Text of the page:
Seven climate resilience questions to help guardians of nature

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Millions of smallholder farmers are struggling under immediate climate change impacts and need respite, now.

Every week, new reports announce the increasingly dire state of the global climate emergency. UN experts recently warned that global temperatures could rise by almost 4°C by the end of the century. This foreboding outlook was announced on the heels of no less than 11,000 scientists trying, once again, to shock the world into action by warning of the “untold suffering” to come from mounting climate impacts.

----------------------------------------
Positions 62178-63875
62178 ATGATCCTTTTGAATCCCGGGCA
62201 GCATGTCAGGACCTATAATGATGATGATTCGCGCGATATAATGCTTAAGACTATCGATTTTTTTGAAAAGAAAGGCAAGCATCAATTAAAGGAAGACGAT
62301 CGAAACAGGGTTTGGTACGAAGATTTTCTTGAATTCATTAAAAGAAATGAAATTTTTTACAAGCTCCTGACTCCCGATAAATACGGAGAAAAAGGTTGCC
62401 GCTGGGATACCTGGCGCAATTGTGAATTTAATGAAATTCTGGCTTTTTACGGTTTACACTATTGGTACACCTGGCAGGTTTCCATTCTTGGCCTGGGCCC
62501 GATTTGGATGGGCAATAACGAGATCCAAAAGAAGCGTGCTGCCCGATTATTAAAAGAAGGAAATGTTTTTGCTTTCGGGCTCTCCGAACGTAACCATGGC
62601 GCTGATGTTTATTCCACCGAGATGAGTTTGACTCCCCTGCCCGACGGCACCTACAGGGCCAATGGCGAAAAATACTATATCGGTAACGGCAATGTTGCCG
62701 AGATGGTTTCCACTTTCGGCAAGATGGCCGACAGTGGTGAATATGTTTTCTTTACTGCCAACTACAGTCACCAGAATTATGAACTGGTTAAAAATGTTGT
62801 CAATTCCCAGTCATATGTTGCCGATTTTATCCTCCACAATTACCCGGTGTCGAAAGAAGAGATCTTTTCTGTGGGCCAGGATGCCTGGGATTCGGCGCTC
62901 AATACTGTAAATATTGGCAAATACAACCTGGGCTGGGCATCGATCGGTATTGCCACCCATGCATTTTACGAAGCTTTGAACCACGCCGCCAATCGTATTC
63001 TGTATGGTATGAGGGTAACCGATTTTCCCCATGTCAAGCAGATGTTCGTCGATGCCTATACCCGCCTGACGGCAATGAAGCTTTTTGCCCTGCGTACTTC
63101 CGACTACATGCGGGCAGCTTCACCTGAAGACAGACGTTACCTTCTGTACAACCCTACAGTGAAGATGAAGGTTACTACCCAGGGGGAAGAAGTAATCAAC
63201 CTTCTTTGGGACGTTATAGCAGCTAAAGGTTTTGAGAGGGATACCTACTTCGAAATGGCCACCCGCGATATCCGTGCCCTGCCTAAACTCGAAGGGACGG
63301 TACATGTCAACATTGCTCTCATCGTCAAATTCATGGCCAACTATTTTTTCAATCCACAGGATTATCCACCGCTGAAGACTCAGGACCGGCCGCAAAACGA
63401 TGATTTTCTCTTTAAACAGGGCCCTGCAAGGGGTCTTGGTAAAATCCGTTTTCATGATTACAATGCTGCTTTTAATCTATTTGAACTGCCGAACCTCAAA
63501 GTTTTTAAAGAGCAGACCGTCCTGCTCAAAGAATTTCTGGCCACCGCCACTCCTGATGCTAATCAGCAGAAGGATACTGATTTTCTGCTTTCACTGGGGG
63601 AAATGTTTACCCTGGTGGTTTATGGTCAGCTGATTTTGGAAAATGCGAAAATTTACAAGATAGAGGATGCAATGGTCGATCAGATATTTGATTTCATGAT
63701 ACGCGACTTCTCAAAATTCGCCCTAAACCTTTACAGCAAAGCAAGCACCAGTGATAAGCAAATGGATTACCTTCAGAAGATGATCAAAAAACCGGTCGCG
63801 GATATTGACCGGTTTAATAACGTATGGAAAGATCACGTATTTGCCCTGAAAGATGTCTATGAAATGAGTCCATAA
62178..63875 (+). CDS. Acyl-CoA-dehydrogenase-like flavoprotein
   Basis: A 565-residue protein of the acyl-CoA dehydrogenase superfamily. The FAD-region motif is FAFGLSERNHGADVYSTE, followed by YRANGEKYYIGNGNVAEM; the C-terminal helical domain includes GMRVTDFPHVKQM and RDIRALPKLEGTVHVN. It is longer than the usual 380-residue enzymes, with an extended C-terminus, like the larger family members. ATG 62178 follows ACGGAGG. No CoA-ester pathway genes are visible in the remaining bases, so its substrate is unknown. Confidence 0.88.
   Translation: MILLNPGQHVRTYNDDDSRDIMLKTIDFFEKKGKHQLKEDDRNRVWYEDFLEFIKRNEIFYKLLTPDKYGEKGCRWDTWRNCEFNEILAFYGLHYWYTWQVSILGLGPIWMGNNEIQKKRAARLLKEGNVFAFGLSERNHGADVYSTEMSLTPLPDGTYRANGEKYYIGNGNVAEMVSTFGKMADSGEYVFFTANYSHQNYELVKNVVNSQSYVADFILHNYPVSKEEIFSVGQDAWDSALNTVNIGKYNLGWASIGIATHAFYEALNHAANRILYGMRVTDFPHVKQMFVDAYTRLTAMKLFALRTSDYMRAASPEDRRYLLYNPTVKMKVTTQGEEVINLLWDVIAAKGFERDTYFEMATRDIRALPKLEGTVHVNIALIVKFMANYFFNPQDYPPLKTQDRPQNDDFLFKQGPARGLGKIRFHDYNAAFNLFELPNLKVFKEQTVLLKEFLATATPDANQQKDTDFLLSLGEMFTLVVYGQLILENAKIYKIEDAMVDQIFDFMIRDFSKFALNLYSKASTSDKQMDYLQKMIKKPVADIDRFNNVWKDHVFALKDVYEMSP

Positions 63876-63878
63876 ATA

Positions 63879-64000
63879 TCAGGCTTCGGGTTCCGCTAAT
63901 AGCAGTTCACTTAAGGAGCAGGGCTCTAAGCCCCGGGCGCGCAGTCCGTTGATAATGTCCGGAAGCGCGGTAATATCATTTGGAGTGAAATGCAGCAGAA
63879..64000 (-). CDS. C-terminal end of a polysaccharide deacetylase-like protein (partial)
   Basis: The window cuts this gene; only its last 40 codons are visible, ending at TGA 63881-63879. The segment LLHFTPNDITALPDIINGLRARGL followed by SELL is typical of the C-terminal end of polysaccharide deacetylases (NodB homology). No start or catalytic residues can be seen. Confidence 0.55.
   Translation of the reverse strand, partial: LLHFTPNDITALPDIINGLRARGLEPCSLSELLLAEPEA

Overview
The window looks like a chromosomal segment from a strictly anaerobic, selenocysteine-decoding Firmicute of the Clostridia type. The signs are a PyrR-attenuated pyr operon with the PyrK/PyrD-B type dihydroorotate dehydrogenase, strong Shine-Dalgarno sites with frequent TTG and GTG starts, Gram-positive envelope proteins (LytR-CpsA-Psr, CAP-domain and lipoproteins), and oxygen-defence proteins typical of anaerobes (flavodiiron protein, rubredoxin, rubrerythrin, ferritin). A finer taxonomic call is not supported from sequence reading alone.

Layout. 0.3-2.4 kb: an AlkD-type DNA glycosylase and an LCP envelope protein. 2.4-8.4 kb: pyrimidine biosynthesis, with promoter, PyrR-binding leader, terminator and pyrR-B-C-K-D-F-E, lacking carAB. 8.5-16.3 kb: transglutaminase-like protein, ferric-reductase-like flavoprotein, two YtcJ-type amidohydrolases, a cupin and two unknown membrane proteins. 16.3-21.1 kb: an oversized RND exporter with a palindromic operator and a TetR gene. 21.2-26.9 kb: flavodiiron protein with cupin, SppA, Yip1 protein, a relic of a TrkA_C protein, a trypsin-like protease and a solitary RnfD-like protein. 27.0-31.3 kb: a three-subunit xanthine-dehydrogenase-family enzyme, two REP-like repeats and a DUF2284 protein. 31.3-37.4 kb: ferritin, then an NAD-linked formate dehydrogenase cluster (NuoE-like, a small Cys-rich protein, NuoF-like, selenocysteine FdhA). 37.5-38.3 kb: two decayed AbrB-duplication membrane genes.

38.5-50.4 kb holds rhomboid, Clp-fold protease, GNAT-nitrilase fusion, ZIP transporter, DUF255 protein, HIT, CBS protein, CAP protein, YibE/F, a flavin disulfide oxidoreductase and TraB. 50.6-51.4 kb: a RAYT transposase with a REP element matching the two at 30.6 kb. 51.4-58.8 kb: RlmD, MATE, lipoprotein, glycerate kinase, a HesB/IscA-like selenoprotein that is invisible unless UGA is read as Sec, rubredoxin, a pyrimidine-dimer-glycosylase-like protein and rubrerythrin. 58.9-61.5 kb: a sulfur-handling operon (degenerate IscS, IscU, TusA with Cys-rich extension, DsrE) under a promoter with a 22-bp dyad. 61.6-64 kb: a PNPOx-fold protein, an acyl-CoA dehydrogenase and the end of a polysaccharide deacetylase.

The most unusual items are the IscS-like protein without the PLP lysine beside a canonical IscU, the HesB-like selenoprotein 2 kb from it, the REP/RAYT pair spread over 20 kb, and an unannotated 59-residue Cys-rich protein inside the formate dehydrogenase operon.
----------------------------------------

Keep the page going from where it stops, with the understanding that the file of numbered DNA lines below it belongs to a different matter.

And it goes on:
Global leaders and experts are now finishing up the UN climate meetings (COP25) in Madrid, charting next steps for averting climate disaster. But after a quarter century of talks, we are troubled that so little has changed for those most affected by adverse climate change impacts – vulnerable smallholder farmers and communities. And we get the sense we are not alone in this concern.

Despite explicit resilience objectives in the Sustainable Development Goals and national climate mitigation plans (NDCs), farmers are becoming more, not less, vulnerable. They contend with climate-driven impacts such as droughts, heat waves, floods and cyclones. These amplify smallholders’ many other production, market, institutional and financial risks.

But what if farmers and other guardians of nature could become agents of change for climate resilience?

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